testing is knowing test your vdi environment to prevent unwanted surprises task manager

Task Manager

The importance of testing your VDI environment

This is a good example of why testing any change in your VDI environment is important. The customer had a good idea of what the scaling was supposed to be but wasn’t expecting the Excel issue. This example also shows why it is important to test with an actual workload instead of more synthetic testing. The reason being that this issue would have never been revealed if the customer only ran synthetic testing.

Want to know more? We have several posts about testing your VDI environment:

About the author

Dennis Geerlings started at Login VSI about 4 years ago and worked as a consultant within Login Consultants. He supported multiple customers in migration projects. Presently, Dennis is support manager and lead consultant at Login VSI. In these roles he supports customers and partners in the US and Canada, co-develops the Login VSI product, and serves as a pre-sales engineer for enterprise customers. 


Tags: How-to, Login VSI, Citrix, XenApp, XenDesktop, Workloads

Popular Blogs

Login VSI - Blog - 4 Things to Consider when Running Office 365 in the Cloud

4 Things to Consider when Running Office 365 in the Cloud

Recently a customer decided to move their entire VDI infrastructure into the cloud. The VDI environment was approximately 20,000 users. As you can imagine there are a lot of design decisions necessary to ensure the success of this migration. Continue Reading
Login VSI and Ymor Form Partnership to Deliver Performance Improvement to Business-Critical Applications

[Press Release] Login VSI and Ymor Form Partnership to Deliver Performance Improvement to Business-Critical Applications

The partnership offers a total solution for enterprise organizations to monitor and test business-critical applications from end-to-end via VDI or in the Cloud. Ymor offers various monitoring solutions, used to test and monitor the performance of critical business chains from end-to-end. In VDI environments, Ymor can now offer the monitoring solutions of Login VSI. Continue Reading
What's New in Login PI 3.6?

What's New in Login PI 3.6?

Public API, Enhanced support for Published applications, RDS Broker/Gateway and SQL Databases! Last month we released a new version of Login PI 3 (3.6), bringing more features and functions to the product. The biggest additions are a RESTful Public Web API, improved support for Citrix Virtual Apps (Published Applications), a connector for a RDS Broker and Gateway and the ability to now connect the virtual appliance to a Microsoft SQL Server database. Continue Reading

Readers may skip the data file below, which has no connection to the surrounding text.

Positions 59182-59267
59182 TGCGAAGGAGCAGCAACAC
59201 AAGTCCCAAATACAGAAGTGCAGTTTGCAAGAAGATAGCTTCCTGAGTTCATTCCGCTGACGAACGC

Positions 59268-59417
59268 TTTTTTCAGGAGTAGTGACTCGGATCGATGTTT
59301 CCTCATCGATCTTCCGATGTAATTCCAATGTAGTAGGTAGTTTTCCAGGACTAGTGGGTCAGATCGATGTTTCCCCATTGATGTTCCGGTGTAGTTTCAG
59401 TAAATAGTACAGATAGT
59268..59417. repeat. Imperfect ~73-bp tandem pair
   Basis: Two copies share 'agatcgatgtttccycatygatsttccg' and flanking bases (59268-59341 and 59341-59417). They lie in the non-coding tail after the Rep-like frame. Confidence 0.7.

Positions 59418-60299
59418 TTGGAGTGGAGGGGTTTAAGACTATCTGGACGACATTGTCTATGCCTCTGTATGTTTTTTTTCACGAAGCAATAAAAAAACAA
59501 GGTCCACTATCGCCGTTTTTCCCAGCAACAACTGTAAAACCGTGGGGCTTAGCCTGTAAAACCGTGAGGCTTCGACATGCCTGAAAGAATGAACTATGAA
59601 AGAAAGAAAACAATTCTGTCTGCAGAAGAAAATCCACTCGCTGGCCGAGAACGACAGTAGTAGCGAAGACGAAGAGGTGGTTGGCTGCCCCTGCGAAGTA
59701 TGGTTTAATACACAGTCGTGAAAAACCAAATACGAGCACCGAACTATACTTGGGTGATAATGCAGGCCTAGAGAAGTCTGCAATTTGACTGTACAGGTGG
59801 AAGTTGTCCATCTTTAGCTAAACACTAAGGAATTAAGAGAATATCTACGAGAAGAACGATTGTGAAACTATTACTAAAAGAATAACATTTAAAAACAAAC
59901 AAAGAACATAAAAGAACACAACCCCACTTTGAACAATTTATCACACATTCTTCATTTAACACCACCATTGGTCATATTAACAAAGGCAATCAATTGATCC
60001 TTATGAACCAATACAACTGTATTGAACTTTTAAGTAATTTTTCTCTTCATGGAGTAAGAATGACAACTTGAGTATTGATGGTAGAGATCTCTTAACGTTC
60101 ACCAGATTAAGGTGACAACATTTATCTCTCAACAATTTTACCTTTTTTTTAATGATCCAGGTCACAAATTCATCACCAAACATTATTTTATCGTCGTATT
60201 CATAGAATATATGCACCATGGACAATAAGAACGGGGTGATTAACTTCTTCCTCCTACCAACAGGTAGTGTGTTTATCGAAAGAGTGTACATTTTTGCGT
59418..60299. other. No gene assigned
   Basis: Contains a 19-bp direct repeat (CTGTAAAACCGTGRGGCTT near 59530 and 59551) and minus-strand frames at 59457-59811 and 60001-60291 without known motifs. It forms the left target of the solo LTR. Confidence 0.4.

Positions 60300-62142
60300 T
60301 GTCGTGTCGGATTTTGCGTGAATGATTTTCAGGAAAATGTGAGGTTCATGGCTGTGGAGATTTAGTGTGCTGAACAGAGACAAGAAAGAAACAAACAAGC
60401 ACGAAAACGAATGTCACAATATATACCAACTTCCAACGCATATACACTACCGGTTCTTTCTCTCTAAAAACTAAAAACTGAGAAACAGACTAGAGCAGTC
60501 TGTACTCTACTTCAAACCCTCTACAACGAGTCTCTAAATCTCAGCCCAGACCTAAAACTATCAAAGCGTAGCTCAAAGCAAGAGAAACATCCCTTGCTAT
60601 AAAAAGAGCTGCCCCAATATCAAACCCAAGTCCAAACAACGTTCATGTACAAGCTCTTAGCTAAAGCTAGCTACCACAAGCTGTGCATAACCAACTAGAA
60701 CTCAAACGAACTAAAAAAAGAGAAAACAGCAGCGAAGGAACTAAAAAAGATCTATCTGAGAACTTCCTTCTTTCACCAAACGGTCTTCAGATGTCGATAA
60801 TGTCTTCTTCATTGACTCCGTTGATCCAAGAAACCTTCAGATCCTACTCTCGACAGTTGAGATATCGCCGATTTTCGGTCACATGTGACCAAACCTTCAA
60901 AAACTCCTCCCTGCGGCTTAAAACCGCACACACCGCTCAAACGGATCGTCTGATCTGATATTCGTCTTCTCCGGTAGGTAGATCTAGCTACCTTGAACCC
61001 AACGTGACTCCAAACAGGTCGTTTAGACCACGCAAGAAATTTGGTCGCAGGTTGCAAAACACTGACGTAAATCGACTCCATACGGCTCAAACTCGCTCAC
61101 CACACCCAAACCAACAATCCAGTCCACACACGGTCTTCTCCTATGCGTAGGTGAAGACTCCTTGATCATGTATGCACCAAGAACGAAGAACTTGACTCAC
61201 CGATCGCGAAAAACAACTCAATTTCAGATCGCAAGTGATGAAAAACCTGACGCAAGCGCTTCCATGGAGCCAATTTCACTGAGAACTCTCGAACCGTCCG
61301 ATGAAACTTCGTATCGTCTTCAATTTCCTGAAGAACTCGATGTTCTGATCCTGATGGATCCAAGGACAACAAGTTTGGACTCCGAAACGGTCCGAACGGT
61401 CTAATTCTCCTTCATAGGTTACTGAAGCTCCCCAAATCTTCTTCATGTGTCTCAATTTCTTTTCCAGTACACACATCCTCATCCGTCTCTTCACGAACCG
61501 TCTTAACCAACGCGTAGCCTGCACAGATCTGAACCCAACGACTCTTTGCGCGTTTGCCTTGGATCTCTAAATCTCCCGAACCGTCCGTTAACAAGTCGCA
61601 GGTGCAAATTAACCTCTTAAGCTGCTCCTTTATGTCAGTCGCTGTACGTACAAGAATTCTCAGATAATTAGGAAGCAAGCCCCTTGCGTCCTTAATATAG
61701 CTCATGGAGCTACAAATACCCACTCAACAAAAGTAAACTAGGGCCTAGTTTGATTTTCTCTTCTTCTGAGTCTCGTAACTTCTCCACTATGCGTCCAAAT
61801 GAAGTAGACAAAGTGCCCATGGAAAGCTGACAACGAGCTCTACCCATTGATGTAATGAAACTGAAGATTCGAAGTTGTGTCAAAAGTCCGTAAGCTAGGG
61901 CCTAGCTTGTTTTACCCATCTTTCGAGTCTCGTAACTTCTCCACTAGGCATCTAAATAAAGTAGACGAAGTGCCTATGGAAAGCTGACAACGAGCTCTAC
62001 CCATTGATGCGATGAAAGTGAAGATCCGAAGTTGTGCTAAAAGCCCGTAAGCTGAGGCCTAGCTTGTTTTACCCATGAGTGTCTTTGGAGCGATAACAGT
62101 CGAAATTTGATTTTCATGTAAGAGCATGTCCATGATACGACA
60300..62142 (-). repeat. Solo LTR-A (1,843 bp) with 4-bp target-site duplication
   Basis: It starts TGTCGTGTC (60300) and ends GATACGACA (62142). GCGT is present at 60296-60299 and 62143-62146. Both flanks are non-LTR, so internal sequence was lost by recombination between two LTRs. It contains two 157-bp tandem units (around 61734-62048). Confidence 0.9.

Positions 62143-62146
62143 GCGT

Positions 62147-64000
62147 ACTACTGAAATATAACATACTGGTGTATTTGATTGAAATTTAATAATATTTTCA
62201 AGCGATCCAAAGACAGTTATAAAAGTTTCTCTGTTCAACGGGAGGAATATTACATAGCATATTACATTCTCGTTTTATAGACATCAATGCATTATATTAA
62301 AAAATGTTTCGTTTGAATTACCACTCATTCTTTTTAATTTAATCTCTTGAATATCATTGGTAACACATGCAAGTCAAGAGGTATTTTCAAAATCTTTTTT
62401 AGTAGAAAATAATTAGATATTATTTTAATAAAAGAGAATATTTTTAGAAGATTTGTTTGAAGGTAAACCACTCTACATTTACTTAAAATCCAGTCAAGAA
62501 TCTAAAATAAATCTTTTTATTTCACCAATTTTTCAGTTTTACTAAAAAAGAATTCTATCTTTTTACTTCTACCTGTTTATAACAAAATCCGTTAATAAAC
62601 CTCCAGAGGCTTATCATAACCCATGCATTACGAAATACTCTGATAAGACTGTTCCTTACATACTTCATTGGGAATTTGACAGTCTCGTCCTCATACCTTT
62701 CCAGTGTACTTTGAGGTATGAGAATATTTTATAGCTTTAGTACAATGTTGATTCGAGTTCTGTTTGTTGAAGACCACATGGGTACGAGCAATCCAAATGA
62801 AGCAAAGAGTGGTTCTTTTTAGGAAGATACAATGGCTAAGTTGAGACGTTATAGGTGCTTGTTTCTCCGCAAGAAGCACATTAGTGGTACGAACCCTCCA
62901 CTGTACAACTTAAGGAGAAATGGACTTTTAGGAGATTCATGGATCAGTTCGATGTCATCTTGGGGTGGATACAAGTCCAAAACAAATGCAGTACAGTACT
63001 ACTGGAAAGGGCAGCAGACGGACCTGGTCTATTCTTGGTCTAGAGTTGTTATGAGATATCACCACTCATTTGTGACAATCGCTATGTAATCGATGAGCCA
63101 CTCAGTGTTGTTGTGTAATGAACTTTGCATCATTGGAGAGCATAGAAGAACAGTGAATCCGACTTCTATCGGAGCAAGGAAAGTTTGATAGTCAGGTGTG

[Press Release] IGEL Expands Alliance with Login VSI; Integrates Login Enterprise into IGEL OS 11.03

[Press Release] IGEL Expands Alliance with Login VSI

Integrating Login Enterprise into IGEL OS 11.03 The combined solution enables IT organizations to leverage their IGEL infrastructure to continuously test the performance and availability of virtual and cloud workspaces. Continue Reading
Windows Virtual Desktop - Update - December 2019

Windows Virtual Desktop Enhanced in the Latest Update

A lot has already been written about WVD in the last months. And while I had my initial concerns on this service many people are suggesting that they are willing to move to a platform like WVD in the next two years. Continue Reading
How Using a Virtual User can Quantify the Performance of SAP and Citrix

How Using a Virtual User can Quantify the Performance of SAP and Citrix

When interacting with enterprise applications, the user experience is important. Users must be able to smoothly and efficiently interact with the application to be productive and achieve the goals of the enterprise. The applications are expected to be responsive, dependable, and consistent in their presentation. Continue Reading